**For more of my favorite ‘fuss free’ plants, check out my latest post.

Last time we ‘talked’, I was showing you a Butterfly / Hummingbird Garden that I was asked to work on.


“Creating a Butterfly / Hummingbird Garden”


As I promised, here is the photo of the finished project…


 Although the new plants are somewhat small and scraggly-looking, they will soon grow and produce many flowers.



We created a pathway throughout the garden and groups of plants will visually guide visitors along the curved path.

The pathway was made of 1/4″ stabilized decomposed granite, which is essentially decomposed granite that has been mixed with a stabilizer.  This creates a natural pathway that has a hard surface.

As I promised last time, here is a list of butterfly / hummingbird reflecting plants that we included:

Autumn Sage  (Salvia greggii)
Butterfly & Hummingbird

  Baja Ruellia  (Ruellia peninsularis)
Hummingbird

Black Dalea  (Dalea frutescens)

Butterfly / Hummingbird

Damianita  (Chrysactinia mexicana) 
 

Firecracker Penstemon  (Penstemon eatonii)
Butterfly / Hummingbird

Globe Mallow  (Sphaeralcea ambigua)
Butterflies 

Lantana (all species)
Butterfly / Hummingbird

Red Bird-of-Paradise (Caesalpinia pulcherrima)
Butterfly / Hummingbird


Red Fairy Duster  (Calliandra californica)
Butterflies / Hummingbirds 

These are but a few of the plants that will attract butterflies and/or hummingbirds.  So how about including some in your garden? 
 

Have you experienced a warmer then normal winter this year?

I certainly have, although I’m not complaining because my garden loves it.  I took a walk around the garden and was so pleased to see quite a few plants blooming….

Purple Lilac Vine (Hardenbergia violaceae)
My purple lilac vine blooms this time every year, which makes it a great vine for the garden.  The foliage is evergreen in my zone 9a garden through out the year, which is also a plus.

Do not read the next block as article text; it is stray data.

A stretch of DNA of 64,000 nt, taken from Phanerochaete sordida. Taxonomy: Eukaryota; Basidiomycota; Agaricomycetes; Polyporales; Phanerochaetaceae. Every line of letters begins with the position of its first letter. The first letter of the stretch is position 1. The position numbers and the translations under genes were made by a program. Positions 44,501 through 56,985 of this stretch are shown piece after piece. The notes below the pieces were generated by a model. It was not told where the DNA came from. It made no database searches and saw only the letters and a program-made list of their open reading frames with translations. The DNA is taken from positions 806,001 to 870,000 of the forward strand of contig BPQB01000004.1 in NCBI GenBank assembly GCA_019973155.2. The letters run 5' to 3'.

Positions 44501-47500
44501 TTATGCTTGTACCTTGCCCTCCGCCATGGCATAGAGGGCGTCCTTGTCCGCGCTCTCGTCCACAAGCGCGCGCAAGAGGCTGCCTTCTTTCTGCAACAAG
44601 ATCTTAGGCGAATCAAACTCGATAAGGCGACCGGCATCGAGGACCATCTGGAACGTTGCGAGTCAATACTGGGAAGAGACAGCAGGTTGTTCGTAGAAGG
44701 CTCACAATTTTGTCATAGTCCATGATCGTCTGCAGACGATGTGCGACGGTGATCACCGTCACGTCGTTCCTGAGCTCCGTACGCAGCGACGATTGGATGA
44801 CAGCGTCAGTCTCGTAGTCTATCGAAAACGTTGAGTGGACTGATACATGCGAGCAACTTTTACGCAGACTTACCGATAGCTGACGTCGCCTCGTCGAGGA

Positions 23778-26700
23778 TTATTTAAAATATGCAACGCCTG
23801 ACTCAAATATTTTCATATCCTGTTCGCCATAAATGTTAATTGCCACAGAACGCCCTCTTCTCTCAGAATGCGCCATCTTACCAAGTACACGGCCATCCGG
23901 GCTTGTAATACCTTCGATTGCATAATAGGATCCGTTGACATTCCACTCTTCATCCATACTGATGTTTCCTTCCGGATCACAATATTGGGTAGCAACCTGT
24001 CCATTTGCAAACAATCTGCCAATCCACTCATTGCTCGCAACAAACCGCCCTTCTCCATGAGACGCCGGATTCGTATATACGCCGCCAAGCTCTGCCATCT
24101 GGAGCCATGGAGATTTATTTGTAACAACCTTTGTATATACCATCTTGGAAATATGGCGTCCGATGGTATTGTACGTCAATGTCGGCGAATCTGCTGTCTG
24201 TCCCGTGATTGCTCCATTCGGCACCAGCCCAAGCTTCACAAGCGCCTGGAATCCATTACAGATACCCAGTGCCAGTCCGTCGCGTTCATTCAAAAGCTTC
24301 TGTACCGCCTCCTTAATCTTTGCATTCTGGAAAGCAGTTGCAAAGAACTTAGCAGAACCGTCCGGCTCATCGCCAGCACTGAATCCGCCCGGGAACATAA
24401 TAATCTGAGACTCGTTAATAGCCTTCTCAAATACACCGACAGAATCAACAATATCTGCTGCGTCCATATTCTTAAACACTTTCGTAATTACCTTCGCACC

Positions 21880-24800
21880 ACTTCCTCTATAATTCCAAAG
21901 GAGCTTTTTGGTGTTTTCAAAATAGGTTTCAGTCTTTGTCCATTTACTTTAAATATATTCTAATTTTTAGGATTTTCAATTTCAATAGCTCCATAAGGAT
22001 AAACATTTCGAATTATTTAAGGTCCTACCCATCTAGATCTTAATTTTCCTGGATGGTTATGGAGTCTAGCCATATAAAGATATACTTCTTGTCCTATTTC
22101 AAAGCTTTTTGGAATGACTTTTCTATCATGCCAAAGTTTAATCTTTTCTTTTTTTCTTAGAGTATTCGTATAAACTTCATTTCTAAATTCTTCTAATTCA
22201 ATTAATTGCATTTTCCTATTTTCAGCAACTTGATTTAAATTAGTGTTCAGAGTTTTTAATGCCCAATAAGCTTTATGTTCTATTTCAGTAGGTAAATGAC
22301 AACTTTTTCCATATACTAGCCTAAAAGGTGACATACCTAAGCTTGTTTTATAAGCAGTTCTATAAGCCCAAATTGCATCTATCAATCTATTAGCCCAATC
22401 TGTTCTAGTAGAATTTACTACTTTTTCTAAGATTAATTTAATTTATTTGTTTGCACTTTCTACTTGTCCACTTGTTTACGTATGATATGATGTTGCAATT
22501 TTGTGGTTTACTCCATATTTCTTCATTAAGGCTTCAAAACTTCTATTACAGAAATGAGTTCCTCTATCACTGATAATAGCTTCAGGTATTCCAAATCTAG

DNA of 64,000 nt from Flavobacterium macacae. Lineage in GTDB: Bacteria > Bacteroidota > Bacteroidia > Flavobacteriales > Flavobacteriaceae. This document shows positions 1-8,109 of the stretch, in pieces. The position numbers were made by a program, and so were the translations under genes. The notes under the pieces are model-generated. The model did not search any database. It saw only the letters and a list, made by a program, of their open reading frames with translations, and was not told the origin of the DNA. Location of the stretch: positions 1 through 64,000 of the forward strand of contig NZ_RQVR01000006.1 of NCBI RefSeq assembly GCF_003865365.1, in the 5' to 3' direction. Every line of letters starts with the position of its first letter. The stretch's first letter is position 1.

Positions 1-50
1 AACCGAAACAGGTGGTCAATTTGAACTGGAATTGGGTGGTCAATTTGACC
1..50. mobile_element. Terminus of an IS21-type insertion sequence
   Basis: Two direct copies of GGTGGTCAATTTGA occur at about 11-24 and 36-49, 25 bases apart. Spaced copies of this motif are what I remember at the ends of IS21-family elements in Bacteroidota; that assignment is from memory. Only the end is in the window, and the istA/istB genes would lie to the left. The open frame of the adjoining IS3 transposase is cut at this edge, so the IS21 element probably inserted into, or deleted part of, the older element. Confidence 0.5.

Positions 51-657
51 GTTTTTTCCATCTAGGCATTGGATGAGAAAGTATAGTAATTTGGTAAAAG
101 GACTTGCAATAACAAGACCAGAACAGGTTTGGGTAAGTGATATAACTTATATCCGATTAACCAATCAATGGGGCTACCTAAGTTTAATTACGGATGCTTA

It can be hard to find this flowering vine in the nursery later in the year.  So, grab it now if you want one.
Firecracker Penstemon (Penstemon eatonii)
 
Firecracker penstemon is my favorite plant.  I starts blooming in January and goes until May.  Hummingbirds love it too!
Pink Beauty (Eremophila laanii)
My pink beauty shrub has grown tall 8 ft.), which I love because it covers an expanse of bare wall in the garden.  This Australian native is evergreen in my garden.
Valentine (Eremophila maculata ‘Valentine’)

This is my second favorite plant.  Valentine flowers from December through May in my garden, with the peak bloom arriving on Valentine’s Day!  Hardy to zone 8.

Purple Trailing Lantana (Lantana montevidensis)

Normally, my purple trailing lantana is brown and crispy from frost – but not this year.  Butterflies just love this plant.
Pink Trumpet Vine (Podranea ricasoliana)
My pink trumpet vine blooms next to my vegetable garden.  I just love this plant too!

How about you?  Do you have anything blooming in your garden this month?

This past weekend, I was on a mission.

My mission was to replace the few plants that had died in my in-laws garden as well as replace their warm-season annuals with cool-season ones.

Unfortunately, I could not indulge my creative side and re-design the landscape that I had originally created 9 years ago because my mother-in-law wanted to keep everything the same as it was before.

My father-in-law was a meticulous gardener and was beautiful, perfectly pruned and very neat and tidy (very much unlike my own messy and untidy garden 😉

As his illness progressed, I started to take over care of his prized landscape.  Now that he has passed away, I still care for it.  Every Sunday night, we go over and have dinner with my mother-in-law.  We always arrive a bit early so that my husband can do miscellaneous tasks around the house and I help in the garden.